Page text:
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Published: August 10th 2007
The day began just before we landed in Singapore at 3:45am. Once in the arrivals hall we did what any self-respecting luxury traveller would do and found a quiet corner, unrolled our sleeping bags and went to sleep for another 3 hours before getting the unfeasibly clean Mass Rapid Transport system into town. We’d chosen the Little India area as our base and our hostel was called ‘The Inn Crowd’ - a place we’d recommend with air-con in the dorms, free Wi-Fi and plenty going on all the time. We went down to the Harbourfront and found ourselves in a land of spotlessly clean shopping and entertainment malls and small hyper-polite people. We saw an advert for a new attraction called ‘Tiger Live’, which pays homage to all things Tiger-related (the iconic beer that is rather than the animal we didn’t get to see in Africa). The tour around the displays was pretty good with an amazingly enthusiastic (and loud) guide taking the 2 of us round. Their centrepiece is a ‘4-D’ presentation on the history of Tiger and why it’s so amazing. To round things off we went for a super-cold Tiger (the latest launch) expertly poured by none other
Back at the hostel we were finally able to check-in and have a belated but welcome shower. We took a stroll through the financial district and imagined Nick Leeson getting arrested for pulling his trousers down whilst dancing on a bar - behaviour that wasn’t encouraged back then when chewing gum was illegal and when an American teenager with a fondness for graffiti received 20 lashes. We looked around the very impressive Asian Civilisations Museum which had some parts we found very interesting - the bits that explain the region’s past - and collections of archaeological artefacts that were no doubt exciting to discover but not worth spending much time on.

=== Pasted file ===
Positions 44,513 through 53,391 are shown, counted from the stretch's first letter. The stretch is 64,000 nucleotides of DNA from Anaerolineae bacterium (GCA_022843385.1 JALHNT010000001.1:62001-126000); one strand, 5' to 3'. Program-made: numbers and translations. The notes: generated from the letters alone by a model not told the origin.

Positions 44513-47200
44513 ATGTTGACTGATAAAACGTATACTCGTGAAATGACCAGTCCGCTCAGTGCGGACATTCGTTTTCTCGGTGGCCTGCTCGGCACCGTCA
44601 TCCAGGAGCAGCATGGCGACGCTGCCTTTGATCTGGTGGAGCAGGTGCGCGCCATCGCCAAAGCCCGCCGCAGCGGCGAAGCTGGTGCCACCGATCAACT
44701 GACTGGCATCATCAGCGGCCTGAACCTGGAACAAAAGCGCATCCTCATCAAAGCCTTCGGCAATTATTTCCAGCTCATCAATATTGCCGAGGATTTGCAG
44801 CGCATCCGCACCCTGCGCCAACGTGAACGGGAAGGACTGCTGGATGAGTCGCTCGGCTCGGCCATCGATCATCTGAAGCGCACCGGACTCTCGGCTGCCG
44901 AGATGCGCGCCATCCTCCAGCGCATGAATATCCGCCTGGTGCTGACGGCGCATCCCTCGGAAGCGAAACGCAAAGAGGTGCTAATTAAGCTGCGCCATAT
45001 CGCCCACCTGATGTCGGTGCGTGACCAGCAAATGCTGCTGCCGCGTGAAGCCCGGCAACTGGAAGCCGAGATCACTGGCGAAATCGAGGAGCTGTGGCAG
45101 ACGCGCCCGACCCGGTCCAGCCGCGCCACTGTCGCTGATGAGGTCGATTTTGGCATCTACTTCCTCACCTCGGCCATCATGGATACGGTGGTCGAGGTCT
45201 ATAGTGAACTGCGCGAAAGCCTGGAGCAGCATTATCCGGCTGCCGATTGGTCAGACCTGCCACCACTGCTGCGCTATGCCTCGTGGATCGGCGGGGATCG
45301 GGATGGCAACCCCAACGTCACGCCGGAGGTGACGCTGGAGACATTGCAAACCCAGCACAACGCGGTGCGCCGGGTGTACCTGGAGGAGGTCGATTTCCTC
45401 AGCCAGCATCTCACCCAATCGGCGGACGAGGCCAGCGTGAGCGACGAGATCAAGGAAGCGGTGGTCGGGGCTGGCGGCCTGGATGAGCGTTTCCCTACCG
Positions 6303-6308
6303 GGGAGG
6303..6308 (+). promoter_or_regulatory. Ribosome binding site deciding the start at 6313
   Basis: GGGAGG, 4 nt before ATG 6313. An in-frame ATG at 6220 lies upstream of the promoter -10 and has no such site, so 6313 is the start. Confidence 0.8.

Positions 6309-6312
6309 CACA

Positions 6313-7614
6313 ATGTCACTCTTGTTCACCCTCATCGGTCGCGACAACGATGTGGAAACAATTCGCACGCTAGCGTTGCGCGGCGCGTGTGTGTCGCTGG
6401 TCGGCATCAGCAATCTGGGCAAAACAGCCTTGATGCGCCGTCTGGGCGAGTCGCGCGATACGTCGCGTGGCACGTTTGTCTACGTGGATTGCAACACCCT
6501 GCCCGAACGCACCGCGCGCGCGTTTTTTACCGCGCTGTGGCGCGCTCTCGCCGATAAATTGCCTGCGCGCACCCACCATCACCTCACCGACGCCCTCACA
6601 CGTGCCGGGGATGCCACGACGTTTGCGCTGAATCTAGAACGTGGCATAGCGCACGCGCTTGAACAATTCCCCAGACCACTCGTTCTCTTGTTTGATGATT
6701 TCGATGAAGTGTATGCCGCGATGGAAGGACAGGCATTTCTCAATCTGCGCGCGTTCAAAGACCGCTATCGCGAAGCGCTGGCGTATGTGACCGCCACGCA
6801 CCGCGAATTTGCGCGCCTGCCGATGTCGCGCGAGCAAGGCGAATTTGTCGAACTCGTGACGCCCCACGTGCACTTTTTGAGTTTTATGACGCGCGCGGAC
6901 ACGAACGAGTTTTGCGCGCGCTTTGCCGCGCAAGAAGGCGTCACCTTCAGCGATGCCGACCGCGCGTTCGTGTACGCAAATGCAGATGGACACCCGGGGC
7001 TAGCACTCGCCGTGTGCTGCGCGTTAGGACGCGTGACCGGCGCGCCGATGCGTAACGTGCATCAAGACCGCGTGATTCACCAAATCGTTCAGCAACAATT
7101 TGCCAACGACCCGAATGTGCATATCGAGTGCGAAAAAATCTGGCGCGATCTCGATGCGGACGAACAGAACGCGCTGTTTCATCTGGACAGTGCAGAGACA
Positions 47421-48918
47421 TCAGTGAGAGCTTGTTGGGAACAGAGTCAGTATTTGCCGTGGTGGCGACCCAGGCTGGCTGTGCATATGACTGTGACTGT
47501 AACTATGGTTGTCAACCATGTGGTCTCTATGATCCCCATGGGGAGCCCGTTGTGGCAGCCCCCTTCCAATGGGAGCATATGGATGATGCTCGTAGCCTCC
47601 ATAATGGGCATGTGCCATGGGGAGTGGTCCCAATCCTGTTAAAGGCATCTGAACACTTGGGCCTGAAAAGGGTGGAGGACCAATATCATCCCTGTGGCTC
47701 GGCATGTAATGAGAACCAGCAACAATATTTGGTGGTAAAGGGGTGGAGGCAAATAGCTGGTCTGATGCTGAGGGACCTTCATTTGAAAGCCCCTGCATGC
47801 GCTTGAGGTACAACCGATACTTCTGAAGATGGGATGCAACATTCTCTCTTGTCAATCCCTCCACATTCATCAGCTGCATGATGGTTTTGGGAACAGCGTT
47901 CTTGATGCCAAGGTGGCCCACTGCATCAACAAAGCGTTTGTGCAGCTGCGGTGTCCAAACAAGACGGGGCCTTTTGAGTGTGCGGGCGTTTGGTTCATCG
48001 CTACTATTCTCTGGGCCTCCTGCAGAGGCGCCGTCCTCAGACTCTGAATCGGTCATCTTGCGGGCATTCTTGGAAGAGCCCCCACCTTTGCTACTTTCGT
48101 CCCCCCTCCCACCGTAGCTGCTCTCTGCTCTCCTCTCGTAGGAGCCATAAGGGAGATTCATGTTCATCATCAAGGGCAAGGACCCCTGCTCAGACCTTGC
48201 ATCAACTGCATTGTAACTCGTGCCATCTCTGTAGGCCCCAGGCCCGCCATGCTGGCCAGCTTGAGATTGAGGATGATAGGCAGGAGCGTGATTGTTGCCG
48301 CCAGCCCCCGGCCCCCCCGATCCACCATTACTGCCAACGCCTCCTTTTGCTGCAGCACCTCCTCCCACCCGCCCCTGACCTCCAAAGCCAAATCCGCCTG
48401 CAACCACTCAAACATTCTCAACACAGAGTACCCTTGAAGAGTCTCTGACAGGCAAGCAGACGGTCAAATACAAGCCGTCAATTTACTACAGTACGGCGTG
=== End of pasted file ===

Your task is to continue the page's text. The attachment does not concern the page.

We saw a football match at the cricket ground - a large expanse of grass in the middle of downtown with an impressive looking pavilion - which looked very much like locals versus ex-pats. The ex-pats looked very English and even included the classic bruiser of a centre forward fruitlessly throwing his substantial weight around, and the crowd were by all accounts just the English players’ drivers.
Then the heavens opened and it was just mayhem. So much rain that roads flooded in minutes,
but they’re used to this kind of thing around here and life went on unchanged except for the price of umbrellas being tripled. We found a genuine copy of Casino Royale and bought the DVD. In this shop we found some things called VCDs going for half the price of a DVD, and Ed asked what they were. The assistant just looked at him as if he’d just arrived from another planet. (They are in fact Video CDs which cram a film onto a normal CD with picture quality being a bit lower than VHS, in case anyone’s interested.) For dinner we made the mistake of believing the Lonely Planet’s map and almost paid for that mistake with our lives. Well that’s an exaggeration but they did lead us down perhaps Singapore’s only dodgy street. Finally, and despite acute knackeredness catching up with us, we watched Casino Royale, the finest film ever made.
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